Past abuse or witnessing of abuse, whether sexual, physical, or emotional, has been found in approximately half of all children with problematic sexual behavior–particularly those who offend at an early age and within the family.

Intrafamilial adolescent sex offenders: psychological profile and treatment | Australian Institute of Criminology Grant et al, 2009


School-based body safety education and discussion of appropriate sexual boundaries has been shown to increase the likelihood that children will disclose sexual abuse. When disclosure does occur, and it leads to appropriate intervention and treatment, it decreases the risk of them experiencing and causing future sexual abuse.

The Prevention of Childhood Sexual Abuse | Crimes Against Children Research Center Finkelhor, 2009


3. Help in managing online sexual images

Twelve of the fourteen teens reported that they had been exposed to pornography before their problematic sexual behavior started, and three said it played a direct role in their path to offending. One was a boy who wanted to try out what he had seen online, and did it with his sister.


The reach of online pornography has increased faster than the ability to study and publish research on the topic. Even research from the pre-smartphone era has shown that the average child comes into contact with pornography prior to puberty and that exposure to pornography increases the risk of carrying out harmful sexual behavior against other children. It is reasonable to assume that this is currently one of the biggest factors influencing children to act in ways that sexually harm their siblings or other children close to them. Therefore, another important step adults can take to prevent child-on-child sexual trauma is to minimize early exposure to pornography. As children grow, adults need to give them tools to understand that porn is not reality, to resist addictive habits, and how to report concerns or get help. This will not only reduce harmful behavior by children, but will also reduce their risk of being exploited by others online.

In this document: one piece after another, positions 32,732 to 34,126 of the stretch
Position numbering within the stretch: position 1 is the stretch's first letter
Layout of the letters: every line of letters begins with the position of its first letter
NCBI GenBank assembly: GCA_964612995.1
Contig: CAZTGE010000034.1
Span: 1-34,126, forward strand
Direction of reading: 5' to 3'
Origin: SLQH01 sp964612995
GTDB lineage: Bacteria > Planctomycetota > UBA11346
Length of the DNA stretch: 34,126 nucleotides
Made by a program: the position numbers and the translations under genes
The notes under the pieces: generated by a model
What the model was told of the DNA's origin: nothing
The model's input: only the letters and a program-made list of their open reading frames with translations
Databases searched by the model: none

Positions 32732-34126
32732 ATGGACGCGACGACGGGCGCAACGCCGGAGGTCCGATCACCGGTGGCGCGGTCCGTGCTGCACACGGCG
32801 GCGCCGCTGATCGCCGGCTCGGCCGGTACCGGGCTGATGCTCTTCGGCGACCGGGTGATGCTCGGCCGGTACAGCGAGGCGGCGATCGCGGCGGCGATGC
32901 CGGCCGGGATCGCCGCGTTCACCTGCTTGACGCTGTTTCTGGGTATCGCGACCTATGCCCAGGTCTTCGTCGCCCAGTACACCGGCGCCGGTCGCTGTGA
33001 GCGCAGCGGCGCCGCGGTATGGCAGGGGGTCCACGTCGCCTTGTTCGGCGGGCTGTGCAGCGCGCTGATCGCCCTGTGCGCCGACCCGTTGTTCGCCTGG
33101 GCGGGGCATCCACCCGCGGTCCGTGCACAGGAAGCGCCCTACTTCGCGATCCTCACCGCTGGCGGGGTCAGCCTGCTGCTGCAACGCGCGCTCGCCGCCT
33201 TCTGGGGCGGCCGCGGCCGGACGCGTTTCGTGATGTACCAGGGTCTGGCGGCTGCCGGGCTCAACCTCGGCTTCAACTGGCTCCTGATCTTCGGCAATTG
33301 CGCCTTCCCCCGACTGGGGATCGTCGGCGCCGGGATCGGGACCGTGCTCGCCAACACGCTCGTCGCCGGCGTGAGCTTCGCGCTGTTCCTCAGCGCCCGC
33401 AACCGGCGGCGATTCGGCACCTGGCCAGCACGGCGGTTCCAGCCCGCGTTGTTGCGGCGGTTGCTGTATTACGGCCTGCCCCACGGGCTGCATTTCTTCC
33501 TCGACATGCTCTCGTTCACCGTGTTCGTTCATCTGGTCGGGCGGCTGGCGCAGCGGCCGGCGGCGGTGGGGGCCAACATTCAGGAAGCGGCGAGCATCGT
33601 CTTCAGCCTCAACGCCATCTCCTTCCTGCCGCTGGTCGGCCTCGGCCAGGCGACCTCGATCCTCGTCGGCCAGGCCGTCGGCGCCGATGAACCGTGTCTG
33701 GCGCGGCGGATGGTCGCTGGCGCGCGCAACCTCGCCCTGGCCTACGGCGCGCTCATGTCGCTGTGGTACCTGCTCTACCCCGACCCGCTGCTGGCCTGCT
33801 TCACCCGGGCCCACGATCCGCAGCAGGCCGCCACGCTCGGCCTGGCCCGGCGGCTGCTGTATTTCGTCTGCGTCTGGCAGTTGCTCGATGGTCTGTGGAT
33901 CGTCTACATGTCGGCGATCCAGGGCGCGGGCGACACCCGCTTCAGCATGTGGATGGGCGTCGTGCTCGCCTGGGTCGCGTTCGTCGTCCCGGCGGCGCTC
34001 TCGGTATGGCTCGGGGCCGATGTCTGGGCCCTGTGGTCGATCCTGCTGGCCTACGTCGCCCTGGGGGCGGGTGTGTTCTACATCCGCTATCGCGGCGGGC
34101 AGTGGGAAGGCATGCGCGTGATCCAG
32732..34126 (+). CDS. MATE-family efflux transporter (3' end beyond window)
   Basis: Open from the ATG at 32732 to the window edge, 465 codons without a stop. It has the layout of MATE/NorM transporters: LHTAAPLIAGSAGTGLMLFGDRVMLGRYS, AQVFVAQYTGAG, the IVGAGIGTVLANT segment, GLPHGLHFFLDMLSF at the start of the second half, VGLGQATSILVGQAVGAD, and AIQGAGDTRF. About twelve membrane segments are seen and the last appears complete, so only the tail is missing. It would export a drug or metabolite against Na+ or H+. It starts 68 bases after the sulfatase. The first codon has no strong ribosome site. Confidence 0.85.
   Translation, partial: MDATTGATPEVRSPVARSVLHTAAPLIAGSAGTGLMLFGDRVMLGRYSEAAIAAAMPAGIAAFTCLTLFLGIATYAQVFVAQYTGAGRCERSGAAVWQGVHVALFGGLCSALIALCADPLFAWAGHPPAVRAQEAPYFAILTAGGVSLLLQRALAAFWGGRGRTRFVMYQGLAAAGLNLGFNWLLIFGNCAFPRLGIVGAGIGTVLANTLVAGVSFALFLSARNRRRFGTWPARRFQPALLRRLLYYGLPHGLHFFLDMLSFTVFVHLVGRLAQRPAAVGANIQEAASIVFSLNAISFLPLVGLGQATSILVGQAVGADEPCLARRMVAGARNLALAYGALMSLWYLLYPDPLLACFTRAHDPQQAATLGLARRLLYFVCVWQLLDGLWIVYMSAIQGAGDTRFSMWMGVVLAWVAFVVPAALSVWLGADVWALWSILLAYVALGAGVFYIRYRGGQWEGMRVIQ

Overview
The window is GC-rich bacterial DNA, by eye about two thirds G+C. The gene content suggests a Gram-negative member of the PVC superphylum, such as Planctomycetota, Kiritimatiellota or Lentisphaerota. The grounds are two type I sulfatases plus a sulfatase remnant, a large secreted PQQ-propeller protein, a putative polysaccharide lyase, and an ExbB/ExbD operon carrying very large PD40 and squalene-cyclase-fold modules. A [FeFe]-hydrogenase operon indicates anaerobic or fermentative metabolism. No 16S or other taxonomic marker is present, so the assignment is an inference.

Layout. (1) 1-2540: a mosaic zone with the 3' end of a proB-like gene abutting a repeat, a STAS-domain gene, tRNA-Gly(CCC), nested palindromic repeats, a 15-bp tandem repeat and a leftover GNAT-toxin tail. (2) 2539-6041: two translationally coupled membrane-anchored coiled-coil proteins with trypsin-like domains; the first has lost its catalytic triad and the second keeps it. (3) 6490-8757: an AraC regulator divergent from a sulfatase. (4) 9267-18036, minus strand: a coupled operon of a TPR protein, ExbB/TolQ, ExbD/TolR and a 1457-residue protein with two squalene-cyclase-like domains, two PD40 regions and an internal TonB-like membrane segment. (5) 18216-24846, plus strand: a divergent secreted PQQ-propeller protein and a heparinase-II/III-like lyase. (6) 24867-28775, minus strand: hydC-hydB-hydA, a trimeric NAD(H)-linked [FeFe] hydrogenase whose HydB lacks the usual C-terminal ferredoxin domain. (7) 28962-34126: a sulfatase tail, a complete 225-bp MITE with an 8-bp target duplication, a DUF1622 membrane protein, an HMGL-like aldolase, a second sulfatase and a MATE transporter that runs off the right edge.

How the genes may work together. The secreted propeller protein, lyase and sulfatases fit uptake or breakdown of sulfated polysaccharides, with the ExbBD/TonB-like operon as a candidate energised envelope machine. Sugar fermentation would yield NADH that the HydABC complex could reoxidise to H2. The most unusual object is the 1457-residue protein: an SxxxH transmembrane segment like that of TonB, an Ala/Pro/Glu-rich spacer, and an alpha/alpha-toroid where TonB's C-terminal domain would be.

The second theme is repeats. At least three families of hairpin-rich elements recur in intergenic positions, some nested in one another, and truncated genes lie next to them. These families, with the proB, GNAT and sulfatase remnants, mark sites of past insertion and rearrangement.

Psychological and Forensic Challenges Regarding Youth Consumption of Pornography: A Narrative Review Gasso et al, 2021

Young People, Sexuality and the Age of Pornography Massey et al, 2021

Child and Adolescent Pornography Exposure - Journal of Pediatric Health Care Hornor, 2020


Talking to children sooner and more frankly about sexuality, addressing childhood trauma, protecting children from early exposure to harmful sexual images and giving them tools to manage porn exposure as they grow. These steps will not prevent all problematic sexual behavior toward siblings or other children. But it will prevent some–and that is reason enough to do it.



stock image; does not represent images of adolescents participating in the study


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This was one dad’s description of the system’s response after his child disclosed sibling sexual trauma. He worked in building design and construction, an industry that requires a wide variety of experts to collaborate toward a long-term goal. Their success is dependent on a project manager who can coordinate timing and decision making.